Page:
Health/Fitness » HIV/AIDS

National Black HIV/AIDS Awareness Day 2013

by Marsharee Chronicle
Thursday Jan 31, 2013

Observed each year on February 7, National Black HIV/AIDS Awareness Day (NBHAAD) is a day to promote HIV testing and raise awareness of the impact of HIV/AIDS in the Black community-one of the communities hardest hit by the disease. This year's NBHAAD theme, "I am my brother/sister's keeper: Fight HIV/AIDS," reminds us that to effectuate change in any movement, we must work together for the collective good and sometimes this work requires us to put up a good fight.

The spirit of this theme is reflected in the 2013 Academy Award nominated documentary film, "How to Survive a Plague" about the history of AIDS activism in the 1980s and '90s. Nominated for an Academy Award for Best Documentary Feature, the film shows how two groups, ACT UP and Total Action Group (TAG), helped shape the country's response to the AIDS crisis.

During a time of little hope, this diverse group of men and women put all they had on the line to make sure that the nation listened and responded to their need for a national treatment strategy for the disease. Armed with their voices and fueled by their anger and passions, they stormed government buildings, pharmaceutical companies, political events, and churches chanting the message "Act up, Fight Back, Fight AIDS." They fought hard and people listened. Sadly, many of these heroes died without getting to see the fruits of their labor-advances in the treatment of the disease that allows people living with HIV/AIDS to live longer lives.

Despite the gains made as a result of such bold, in-your-face activism, the struggle continues and certain communities are more adversely affected than others. More than any other racial/ethnic minority group, the Black community, and Black gay men in particular, continue to be disproportionately affected by this disease. In young, Black gay men, the numbers are especially staggering with approximately 1 in 4 new HIV infections occurring among this group according to the CDC.

Several factors drive this disparity and it is time for us to not just talk about it but to also take action. While some are seeing the possibilities of an AIDS free generation, we cannot get there until we address these things. The stigma of HIV coupled with homophobia, is one of those factors that continues to contribute to the slow response to addressing the HIV in the Black community. Until we can have real conversations about the issues that divide us, we will continue to lose this battle. Furthermore, the absence of one clear, unifying leader in this movement continues to hinder any effective strategy to combat the problem.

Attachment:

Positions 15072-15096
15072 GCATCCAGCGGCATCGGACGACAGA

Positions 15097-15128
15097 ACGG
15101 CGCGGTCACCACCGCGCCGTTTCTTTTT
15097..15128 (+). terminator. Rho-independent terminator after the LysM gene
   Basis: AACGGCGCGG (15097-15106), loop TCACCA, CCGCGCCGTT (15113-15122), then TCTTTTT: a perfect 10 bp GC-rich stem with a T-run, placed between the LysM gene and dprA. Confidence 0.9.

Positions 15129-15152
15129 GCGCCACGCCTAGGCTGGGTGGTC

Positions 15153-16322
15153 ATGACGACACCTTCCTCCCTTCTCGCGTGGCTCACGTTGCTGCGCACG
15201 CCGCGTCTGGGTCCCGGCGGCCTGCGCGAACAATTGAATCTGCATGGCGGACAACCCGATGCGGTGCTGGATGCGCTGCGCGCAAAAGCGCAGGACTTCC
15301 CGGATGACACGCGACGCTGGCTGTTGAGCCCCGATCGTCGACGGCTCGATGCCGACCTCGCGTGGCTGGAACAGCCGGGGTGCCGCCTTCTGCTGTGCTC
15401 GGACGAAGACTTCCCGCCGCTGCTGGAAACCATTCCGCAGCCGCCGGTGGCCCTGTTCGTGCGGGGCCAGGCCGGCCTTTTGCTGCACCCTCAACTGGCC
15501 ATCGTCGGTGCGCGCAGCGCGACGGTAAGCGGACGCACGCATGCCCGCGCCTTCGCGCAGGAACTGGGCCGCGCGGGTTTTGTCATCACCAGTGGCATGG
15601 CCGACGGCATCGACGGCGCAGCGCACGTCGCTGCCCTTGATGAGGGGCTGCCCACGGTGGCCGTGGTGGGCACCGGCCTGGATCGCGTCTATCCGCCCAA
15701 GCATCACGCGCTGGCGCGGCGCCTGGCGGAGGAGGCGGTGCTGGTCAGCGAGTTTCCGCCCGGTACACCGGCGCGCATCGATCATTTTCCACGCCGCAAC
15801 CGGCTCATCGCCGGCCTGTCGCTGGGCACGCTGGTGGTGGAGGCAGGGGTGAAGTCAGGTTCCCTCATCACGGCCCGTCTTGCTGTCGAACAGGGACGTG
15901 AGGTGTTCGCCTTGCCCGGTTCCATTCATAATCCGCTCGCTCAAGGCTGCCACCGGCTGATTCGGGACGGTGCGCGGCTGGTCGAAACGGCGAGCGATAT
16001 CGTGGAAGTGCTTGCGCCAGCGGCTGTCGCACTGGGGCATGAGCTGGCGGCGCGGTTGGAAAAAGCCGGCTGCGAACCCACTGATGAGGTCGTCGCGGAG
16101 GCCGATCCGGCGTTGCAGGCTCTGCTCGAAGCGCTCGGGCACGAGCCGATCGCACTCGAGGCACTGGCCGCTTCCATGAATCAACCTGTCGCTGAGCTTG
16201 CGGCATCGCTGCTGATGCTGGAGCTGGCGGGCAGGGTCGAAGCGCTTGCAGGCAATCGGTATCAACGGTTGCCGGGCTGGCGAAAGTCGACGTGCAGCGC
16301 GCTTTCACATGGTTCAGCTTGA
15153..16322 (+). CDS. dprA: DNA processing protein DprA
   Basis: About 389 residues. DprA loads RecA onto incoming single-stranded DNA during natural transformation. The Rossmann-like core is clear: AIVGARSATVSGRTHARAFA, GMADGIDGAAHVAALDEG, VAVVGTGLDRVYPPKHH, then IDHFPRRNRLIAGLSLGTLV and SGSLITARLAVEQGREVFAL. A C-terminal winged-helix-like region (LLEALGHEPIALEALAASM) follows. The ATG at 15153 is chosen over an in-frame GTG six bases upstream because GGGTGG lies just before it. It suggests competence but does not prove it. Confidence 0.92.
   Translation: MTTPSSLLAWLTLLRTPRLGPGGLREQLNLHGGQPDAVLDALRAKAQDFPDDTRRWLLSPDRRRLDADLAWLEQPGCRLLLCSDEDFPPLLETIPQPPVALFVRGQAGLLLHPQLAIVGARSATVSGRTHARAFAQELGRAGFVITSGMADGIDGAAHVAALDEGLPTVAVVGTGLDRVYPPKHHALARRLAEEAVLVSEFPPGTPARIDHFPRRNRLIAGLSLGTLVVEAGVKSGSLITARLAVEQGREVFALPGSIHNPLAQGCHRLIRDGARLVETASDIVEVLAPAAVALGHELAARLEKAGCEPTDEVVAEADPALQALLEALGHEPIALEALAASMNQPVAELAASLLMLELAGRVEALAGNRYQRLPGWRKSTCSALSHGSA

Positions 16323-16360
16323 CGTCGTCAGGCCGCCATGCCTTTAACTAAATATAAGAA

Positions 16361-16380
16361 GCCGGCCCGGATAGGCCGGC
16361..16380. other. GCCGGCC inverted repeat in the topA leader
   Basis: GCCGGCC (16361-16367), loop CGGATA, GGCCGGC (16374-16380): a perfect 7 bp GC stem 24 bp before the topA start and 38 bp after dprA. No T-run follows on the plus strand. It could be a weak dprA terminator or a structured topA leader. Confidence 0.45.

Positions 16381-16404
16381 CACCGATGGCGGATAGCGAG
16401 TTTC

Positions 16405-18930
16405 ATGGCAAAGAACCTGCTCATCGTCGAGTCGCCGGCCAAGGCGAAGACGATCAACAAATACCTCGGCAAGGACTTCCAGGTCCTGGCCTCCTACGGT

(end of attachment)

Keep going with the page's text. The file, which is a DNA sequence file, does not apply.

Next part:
It is time for us to stop looking for that one person to organize us. The late anthropologist Margaret Meade is credited with saying, "Never doubt that a small group of thoughtful, concerned citizens can change the world. Indeed it is the only thing that ever has."

Whether it starts with a small group or a large group, it is important that we continue the work started by groups like ACT UP and TAG so that the stories and lessons are not forgotten. Those of us who have the privilege of learning about these stories also have a responsibility to carry on the legacy, because as the saying goes, "those who do not learn from their history are doomed to repeat it."

This year, for NBHAAD, think about what you can do to Act Up. Fight Back. Fight AIDS.

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  • patroy, 2013-01-31 20:34:32

    Why does there have to be a National BLACK HIV day? HIV does not care about your race, orientation, sex. It is there to try and kill you, no matter what. So lets just have National HIV day, instead of singling out ONE race!! Enough said!

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